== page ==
States and cities, however, can dictate their own hourly minimum, based on local economics, for example. Washington has the highest among the states at £13.69, and Seattle is the major city with the top minimum wage of £16.69 for most workers, beginning Jan.

1, 2021. 


A minimum wage raise would happen gradually over the course of years.

Sarah Tew/CNET

Why not raise the minimum wage right away? 

Biden and other backers of the £15 national minimum wage will likely need to address it in a bill or package that's separate from Biden's £1.9 billion American Rescue Plan. The Senate voted 99-1 on an amendment to not raise the wage during the pandemic, which had the support of Sen.

Bernie Sanders, the Senate Budget Committee chairman. "I will support this amendment because nobody is talking about doubling the federal minimum wage during the pandemic," Sen. Sanders said on Feb.

5. "We're talking about gradually phasing it in over a five-year period." Although the pay increase wasn't included in the package, the vote to prevent wages from going up during the pandemic was nonbinding, which means it could be added at a later date.  Biden reiterated this gradual phase-in during his town hall Tuesday

What are the hurdles to raising the minimum wage? 

Opponents of the minimum wage in both the House and Senate cite several issues with raising the wage to £15 an hour.

The most common reasons cited are the potential for job losses, putting a strain on small businesses and an increase in the price of goods.  Raising the hourly wage to £15 would result in an average of 1.4 million jobs lost over the course of four years, according to a report from the Congressional Budget Office released on Feb.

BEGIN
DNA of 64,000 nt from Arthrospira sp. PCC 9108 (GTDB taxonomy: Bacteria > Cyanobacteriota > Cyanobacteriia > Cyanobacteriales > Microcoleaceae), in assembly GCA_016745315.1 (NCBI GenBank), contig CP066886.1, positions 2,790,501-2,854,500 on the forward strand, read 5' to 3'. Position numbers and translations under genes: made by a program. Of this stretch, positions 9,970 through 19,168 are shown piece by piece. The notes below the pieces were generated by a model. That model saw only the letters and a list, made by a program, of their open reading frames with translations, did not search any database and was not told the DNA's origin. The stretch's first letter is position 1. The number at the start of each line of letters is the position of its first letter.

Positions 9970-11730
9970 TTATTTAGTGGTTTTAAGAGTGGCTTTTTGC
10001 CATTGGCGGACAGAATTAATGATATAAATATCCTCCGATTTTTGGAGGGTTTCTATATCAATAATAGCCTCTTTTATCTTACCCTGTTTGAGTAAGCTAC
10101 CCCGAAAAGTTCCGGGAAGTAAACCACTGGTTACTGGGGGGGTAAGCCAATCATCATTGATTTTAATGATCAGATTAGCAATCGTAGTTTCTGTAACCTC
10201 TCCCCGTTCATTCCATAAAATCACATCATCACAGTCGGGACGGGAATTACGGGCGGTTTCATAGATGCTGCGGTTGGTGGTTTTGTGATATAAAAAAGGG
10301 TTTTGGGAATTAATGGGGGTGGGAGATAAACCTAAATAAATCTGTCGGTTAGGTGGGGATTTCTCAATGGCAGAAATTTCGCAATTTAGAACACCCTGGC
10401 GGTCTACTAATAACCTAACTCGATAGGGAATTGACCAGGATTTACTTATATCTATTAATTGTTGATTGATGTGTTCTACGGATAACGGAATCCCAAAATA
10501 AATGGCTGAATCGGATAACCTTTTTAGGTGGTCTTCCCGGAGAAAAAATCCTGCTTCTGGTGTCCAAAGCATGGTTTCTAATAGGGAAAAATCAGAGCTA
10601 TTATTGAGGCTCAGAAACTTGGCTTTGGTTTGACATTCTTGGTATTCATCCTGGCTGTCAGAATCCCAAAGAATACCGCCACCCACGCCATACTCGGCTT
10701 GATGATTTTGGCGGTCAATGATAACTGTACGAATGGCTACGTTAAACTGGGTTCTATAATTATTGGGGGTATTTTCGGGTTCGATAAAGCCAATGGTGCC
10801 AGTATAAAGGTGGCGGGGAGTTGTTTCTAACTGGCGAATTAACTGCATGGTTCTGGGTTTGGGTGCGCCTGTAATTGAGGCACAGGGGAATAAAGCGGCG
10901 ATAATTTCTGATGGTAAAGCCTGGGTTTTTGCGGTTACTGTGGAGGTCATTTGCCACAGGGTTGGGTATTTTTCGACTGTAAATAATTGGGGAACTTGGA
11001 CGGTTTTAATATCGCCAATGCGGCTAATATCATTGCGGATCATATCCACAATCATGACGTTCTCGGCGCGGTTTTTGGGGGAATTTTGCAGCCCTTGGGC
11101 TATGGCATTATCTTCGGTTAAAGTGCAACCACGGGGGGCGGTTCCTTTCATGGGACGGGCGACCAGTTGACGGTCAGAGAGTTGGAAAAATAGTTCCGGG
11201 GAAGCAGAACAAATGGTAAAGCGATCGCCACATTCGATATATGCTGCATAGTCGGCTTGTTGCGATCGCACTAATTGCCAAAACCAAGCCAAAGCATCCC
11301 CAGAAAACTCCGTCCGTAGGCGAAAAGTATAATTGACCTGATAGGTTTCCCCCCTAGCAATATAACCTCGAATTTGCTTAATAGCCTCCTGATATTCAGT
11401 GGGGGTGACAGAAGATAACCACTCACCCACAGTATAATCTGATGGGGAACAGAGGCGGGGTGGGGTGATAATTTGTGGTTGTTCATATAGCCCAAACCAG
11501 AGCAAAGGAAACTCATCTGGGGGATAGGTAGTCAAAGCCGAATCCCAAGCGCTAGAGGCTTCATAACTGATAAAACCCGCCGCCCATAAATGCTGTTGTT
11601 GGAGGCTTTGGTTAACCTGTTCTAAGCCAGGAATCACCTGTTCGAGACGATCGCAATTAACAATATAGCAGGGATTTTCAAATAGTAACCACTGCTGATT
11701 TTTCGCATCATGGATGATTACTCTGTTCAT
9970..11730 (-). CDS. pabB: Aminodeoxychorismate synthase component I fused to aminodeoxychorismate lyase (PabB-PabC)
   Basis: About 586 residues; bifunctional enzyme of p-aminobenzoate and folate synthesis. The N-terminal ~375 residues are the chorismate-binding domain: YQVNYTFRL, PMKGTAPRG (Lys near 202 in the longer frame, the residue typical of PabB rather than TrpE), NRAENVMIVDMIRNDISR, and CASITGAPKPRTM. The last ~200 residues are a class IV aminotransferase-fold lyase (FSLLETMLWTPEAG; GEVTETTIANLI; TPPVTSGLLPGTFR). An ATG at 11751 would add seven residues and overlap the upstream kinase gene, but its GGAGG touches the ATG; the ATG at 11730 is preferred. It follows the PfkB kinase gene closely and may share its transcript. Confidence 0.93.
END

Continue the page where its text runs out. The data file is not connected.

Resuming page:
8 analyzing the Raise the Wage Act of 2021. The increase would also bring 900,000 people out of poverty. 

There are other studies that show in cities where the minimum wage was increased to more than £10 an hour there was either a small loss of jobs or an increase. 

What happens next?

There are currently two courses of action to increase the federal minimum wage. As previously mentioned, the economic relief package passed by the Senate on Feb.

5 is currently in the House of Representatives. Committees are continuing working on legislation that will be voted on, and if approved, sent back to the Senate for a vote and then to the president for his signature. 

The second course of action is a standalone bill to raise the minimum wage. Before both chambers of Congress approved the budget reconciliation for Biden's package, House and Senate Democrats introduced the Raise the Wage Act of 2021, which would begin annual increases until 2025. 

There is a third course of action, and it's from the Republicans. Sen.

Mitt Romney, a Republican from Utah, and Sen. Tom Cotton, a Republican from Arkansas, proposed their own minimum wage bill. The two senators did not reveal all the details yet, but they did say that the increase would come with a stipulation of preventing businesses from hiring illegal immigrants. 

Millions of Americans are struggling to make ends meet.

I'm introducing a bill with @SenTomCotton that would increase the minimum wage while ensuring businesses cannot hire illegal immigrants.

We must protect American workers.

-- Senator Mitt Romney (@SenatorRomney) February 16, 2021

For more information about bills in Washington aimed at bringing households more money, here's how a proposal to expand the Child Tax Credit could send families a check every month for a year, and the latest stimulus check timeline, payment limits and qualifications.